AHA President · Author · Activist
Vashti prevailed in a landmark Supreme Court case in 1948 dealing with religious involvement in public schools.
“The question of my own personal beliefs is entirely beside the point. I have never meant this to be a question of religion versus atheism; but rather, a definition of the separation of church and state."
Vashti Cromwell McCollum was born on November 6, 1912, in Lyons, New York. She began her studies at Cornell University and later transferred to the University of Illinois. She earned a BA in Liberal Arts and Sciences and a master’s degree in Mass Communications. Vashti and John Paschal McCollum were married in 1933 and the couple had three children, James, Dannel, and Errol. After winning in the Supreme Court, McCollum went on to write One Woman’s Fight (1953), and to serve two terms as president of the American Humanist Association. She was also one of the signers of the Humanist Manifesto I and II. A PBS documentary titled “The Lord is Not on Trial” was released in 2010 based on a book by the same title written by her son, Dannel McCollum.
In 1944, James McCollum was enrolled in the Champaign, Illinois public school system as a fourth grader when he was given a permission slip to take home. The form sought parental consent for James to be included in a program of religious instruction during the school day known as “release time” when children were instructed in the parents’ choice of Catholic, Protestant, or Jewish teaching. Instead of the students leaving school to attend at their houses of worship as was the custom in other areas, the Protestant clergy were allowed to teach students in the school facility for 30 minutes each week.
The McCollums at first agreed to allow their son to attend the Protestant classes, but when he entered the fifth grade, they refused since they felt the class content was inappropriate for public schools, a waste of taxpayer money, and discriminated against minority religions. James’ teachers pressured him to attend, and school officials pressured his parents to allow him to be included since he was the only child in his class not attending. James was made to sit alone in the hallway while the classes were being held, a condition viewed as ostracism by his parents. After meeting with the administration, school officials refused to change this policy, and in 1945 Vashti McCollum filed a lawsuit against the school district.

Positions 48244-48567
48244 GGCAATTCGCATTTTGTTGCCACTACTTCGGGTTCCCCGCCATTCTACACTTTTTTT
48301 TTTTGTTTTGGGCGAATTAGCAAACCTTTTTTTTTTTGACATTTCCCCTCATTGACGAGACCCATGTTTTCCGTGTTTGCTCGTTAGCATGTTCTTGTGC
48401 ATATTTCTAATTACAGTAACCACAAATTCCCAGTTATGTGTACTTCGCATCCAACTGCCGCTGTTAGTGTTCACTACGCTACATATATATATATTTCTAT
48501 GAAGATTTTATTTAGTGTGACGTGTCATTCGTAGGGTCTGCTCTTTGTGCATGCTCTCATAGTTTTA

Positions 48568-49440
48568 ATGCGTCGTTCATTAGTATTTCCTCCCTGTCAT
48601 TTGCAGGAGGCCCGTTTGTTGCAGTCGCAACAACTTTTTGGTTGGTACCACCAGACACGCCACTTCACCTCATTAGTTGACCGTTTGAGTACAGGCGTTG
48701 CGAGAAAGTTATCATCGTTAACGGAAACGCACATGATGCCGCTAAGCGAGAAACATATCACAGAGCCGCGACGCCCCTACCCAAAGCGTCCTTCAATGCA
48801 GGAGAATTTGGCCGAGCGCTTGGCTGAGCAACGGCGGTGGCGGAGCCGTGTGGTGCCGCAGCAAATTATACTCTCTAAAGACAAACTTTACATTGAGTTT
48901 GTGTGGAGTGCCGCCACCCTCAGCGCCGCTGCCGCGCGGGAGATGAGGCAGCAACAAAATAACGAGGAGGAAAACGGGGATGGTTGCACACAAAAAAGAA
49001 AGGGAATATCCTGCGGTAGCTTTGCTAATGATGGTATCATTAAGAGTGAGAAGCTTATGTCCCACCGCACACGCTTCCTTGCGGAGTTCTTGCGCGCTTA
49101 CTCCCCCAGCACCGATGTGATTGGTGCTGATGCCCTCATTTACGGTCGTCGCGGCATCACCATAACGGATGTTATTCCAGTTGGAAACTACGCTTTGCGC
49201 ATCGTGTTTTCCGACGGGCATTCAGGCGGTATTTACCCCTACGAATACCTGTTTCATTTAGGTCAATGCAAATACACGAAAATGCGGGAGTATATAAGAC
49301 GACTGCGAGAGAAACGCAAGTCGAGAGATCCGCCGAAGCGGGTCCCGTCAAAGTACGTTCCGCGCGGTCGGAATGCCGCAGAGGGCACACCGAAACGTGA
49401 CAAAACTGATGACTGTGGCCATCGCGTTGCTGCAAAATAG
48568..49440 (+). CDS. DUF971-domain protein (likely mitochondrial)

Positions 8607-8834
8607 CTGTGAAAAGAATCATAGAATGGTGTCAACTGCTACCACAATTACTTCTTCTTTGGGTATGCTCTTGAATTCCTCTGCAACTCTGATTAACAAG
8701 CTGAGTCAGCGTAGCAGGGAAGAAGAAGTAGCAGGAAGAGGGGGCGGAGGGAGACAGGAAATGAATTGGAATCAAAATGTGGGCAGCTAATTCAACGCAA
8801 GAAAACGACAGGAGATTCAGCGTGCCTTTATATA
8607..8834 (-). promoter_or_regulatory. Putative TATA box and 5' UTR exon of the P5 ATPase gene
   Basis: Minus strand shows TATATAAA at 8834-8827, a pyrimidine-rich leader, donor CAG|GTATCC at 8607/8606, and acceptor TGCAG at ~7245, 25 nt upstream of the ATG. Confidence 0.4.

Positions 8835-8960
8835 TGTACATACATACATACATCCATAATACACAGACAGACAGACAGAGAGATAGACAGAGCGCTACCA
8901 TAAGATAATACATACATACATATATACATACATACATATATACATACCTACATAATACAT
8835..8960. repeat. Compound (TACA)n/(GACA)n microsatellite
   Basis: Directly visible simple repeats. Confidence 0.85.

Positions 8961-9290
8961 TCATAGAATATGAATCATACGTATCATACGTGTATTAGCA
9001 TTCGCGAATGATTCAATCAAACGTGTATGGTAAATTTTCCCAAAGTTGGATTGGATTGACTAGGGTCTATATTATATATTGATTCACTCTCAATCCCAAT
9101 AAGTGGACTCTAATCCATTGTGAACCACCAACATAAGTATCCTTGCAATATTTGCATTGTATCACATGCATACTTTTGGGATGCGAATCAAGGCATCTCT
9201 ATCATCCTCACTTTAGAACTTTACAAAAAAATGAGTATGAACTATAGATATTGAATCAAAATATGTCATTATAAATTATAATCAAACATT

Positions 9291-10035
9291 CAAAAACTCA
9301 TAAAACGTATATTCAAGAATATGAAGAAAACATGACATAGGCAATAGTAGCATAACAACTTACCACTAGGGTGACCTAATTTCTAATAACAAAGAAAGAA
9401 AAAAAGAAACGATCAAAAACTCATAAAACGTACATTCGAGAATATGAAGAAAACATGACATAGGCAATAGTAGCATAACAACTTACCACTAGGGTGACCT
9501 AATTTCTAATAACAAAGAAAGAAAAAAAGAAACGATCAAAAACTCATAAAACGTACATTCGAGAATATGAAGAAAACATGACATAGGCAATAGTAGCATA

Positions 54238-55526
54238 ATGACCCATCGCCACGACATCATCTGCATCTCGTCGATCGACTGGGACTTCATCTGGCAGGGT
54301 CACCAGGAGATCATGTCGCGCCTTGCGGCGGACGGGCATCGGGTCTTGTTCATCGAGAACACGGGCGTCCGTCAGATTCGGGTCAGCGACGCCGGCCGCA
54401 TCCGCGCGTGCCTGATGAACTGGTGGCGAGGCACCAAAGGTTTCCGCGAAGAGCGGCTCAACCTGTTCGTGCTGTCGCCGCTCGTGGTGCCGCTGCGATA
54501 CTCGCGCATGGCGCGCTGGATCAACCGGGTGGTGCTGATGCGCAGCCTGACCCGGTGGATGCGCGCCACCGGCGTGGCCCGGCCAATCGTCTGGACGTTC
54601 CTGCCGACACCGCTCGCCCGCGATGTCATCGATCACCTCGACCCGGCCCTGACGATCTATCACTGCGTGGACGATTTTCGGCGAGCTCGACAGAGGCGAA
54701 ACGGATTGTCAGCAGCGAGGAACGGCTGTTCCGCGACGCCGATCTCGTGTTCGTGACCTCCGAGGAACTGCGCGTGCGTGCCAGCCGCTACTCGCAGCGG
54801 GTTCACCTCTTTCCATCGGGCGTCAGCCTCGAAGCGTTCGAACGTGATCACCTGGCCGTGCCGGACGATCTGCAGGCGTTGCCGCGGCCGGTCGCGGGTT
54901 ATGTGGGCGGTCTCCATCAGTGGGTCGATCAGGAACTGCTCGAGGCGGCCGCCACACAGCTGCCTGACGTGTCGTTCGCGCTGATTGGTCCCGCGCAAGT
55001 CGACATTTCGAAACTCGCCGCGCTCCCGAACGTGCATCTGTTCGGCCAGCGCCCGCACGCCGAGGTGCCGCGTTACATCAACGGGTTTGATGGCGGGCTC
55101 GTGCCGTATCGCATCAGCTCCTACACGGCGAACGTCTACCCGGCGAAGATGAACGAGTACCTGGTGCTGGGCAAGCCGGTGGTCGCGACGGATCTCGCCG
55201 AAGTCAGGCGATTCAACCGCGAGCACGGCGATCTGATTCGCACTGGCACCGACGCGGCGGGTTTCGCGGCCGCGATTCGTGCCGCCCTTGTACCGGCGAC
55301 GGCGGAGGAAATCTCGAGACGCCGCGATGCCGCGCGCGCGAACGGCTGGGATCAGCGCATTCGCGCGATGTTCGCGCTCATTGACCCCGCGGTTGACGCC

The suit sought to bar the classes from public school. The classes, the suit claimed, violated the Establishment Clause of the First Amendment by favoring one religion over another, and the Equal Protection Clause of the Fourteenth Amendment, which states that the law applies equally to all people. The 6th judicial circuit court ruled against McCollum, and the Illinois Supreme Court also ruled against her on appeal. On December 8th, 1947, the Supreme Court of the United States took up the case, and on March 8th, 1948, the decision was handed down with a vote of 8-1 in favor of McCollum. The key component of the decision was that the Establishment Clause required neutrality between belief and nonbelief, not only equal treatment of different religions. McCollum is a landmark case because even today it is adhered to in issues such as school prayer, sectarian displays on public property, and taxpayer aid to private religious schools.
“I am pleased to discover that there are so many people actively supporting the real issue–separation of church and state."